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LA MESA -- Citing the changing real estate market place and acknowledging the strong local opposition to high-rise development in La Mesa, the planners working on the Park Station project in downtown La Mesa have dramatically scaled back the proposed project.
In a press release, the planners working for the Kitzman family have reduced the height proposed on the Baltimore Drive site to four stories for 60 percent of the project closest to Baltimore and at six stories for the portion of the project closer to Spring Street.
The number of housing units has also been scaled back in response to generally strong opposition from neighbors who complained that the original 18-stories would block views and was not in keeping with La Mesa's small-town feel.
The scaled-down project will have to return to the Planning Commission before eventually returning to the City Council for final review. Here is the full press release from Urban Housing Partners:
FOR IMMEDIATE RELEASE
April 28, 2015
Park Station Dramatically Reduces Specific Plan Size and Lowers Building Heights
Much has changed over the last 10 years, especially the economy and the real estate market. When the Park Station Specific Plan was first authored in 2004, the real estate market was at an all-time high. There was a huge demand for newly built condominiums driving the market. Many people were interested in high-rise buildings because they maximized views and provided the ability to include highly desired lifestyle amenities such as: rooftop pools, community gathering spaces, and fitness centers. When the lending industry and a number of banks collapsed in 2008, so did the entire real estate industry and new home sales.
In an effort to obtain community feedback regarding the Park Station Specific Plan the Park Station team conducted numerous merchant walks in the La Mesa Village, gathering feedback from store owners and employees. They also held many Facilitated Discussions and gave over 50 presentations to Community Organizations.
The feedback from the community in 2010-2013 showed that they liked the proposed Specific Plan overall but some didn’t like the 180-foot height limit (high-rise) in the rear zone of the property; many felt that the size and scale didn’t fit into La Mesa. Based on this feedback the development team reduced the maximum height in the rear zone of the Specific Plan from 180-feet (approximately18stories) to 110-feet (approximately 9stories).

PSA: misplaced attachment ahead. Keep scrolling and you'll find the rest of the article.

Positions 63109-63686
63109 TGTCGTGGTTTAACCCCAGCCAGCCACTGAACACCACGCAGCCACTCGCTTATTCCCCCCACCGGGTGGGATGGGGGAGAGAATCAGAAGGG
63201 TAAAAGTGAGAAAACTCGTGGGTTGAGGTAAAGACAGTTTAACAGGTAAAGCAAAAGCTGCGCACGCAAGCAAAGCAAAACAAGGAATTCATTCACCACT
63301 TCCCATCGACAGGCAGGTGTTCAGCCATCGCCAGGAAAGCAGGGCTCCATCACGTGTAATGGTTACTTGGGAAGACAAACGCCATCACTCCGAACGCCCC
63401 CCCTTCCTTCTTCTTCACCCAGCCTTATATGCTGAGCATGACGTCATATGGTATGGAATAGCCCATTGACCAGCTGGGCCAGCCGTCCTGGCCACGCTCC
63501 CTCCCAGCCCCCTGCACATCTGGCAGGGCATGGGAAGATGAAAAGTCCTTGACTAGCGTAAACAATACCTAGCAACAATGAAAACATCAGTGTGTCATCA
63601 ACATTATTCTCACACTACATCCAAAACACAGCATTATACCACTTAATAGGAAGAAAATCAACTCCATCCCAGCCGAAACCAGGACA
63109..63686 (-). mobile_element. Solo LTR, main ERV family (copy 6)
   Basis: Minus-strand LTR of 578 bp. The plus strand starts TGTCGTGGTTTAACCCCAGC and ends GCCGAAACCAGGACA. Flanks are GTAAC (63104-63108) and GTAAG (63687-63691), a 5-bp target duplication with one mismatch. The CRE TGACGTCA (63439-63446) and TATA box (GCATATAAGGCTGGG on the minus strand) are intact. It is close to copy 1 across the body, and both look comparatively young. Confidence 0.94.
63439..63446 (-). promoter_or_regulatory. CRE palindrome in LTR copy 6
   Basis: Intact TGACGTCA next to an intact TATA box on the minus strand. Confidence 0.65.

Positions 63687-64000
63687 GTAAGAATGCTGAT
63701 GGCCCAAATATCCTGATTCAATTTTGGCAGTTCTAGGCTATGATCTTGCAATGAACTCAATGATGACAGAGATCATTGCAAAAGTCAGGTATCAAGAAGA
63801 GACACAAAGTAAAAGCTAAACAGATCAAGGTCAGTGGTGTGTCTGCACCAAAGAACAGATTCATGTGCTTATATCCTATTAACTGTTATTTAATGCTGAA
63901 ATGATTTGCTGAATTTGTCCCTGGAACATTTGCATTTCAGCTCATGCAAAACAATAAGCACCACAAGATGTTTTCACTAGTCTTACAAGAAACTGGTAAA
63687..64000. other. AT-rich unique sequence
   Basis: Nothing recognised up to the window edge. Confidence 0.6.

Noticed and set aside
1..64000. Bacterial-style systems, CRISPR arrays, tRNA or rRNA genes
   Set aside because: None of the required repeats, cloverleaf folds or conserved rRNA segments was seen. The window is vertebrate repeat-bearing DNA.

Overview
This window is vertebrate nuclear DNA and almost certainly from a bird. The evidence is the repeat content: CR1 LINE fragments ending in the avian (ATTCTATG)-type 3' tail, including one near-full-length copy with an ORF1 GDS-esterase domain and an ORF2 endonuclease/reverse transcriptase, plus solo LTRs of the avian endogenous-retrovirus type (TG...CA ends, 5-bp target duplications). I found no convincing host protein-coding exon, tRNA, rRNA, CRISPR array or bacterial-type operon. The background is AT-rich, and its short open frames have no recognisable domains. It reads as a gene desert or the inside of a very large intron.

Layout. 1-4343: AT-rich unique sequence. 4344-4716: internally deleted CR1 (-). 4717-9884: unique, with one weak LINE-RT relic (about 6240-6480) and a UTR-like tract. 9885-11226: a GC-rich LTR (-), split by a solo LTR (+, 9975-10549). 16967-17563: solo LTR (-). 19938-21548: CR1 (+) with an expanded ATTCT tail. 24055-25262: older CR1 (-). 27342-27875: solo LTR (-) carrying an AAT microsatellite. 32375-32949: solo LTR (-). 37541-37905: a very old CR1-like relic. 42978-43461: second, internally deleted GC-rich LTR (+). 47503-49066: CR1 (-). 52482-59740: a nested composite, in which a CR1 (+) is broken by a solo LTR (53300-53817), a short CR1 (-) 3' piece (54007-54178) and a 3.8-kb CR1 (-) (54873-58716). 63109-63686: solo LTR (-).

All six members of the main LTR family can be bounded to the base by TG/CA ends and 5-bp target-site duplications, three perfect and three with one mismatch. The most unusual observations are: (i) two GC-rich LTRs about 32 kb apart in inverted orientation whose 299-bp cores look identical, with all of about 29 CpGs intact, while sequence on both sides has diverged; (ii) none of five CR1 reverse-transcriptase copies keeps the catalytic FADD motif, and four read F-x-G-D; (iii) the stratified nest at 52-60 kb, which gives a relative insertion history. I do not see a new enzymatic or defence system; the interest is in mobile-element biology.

In 2014 the Park Station development team appeared before the La Mesa Planning Commission. The feedback from some members of the community at the Planning Commission hearing was that they only wanted to see a height limit of 4 stories on the site, but many felt that 6 stories might be appropriate in the rear portion of the site.
Based on that community feedback, the Park Station team has decided to reduce the Specific Plan height elements to be consistent with the height limitations offered under the current overlay zone of the Downtown Specific Plan, which is 4 to 6 stories. This results in approximately 60% of the site being zoned for 4 stories maximum (along Baltimore Drive) and the remaining 40% of the site being zoned for 6 stories maximum
(back along Spring Street, adjacent to the I-8 freeway). The 6 story maximum in the rear 40% of the site allows for a hotel, office, and more open space.
The number of units has also been reduced. In 2005 the Specific Plan allowed for up to 484 units. Prior to Park Station’s Planning Commission hearing the number of units was reduced to 416. When the Planning Commission hearing concluded, the Park Station team further reduced that number to 363 units.
When the City revised their Environmental Impact Report (EIR) based upon these changes, Bill Chopyk, Community Development Director said "The impact on aesthetics has been reduced to less than significant with the proposed project changes." In other words, the prior version of the Specific Plan's height limits of 180-feet or 110-feet created the site’s only significant environmental impact which could not be mitigated. As of today the Specific Plan no longer has any unmitigated impacts.
Park Station has the potential to provide a boost to the local economy by generating new tax revenue for city services. It will create new jobs, and new housing opportunities for current and future La Mesa residents. Park Station will also utilize environmentally-friendly smart growth principles, offering residents the opportunity to live, work, shop, and dine near community services and convenient public transportation.
The Park Station team will be presenting the reduced Park Station Specific Plan to the Planning Commission on May 20th at 7:00 p.m.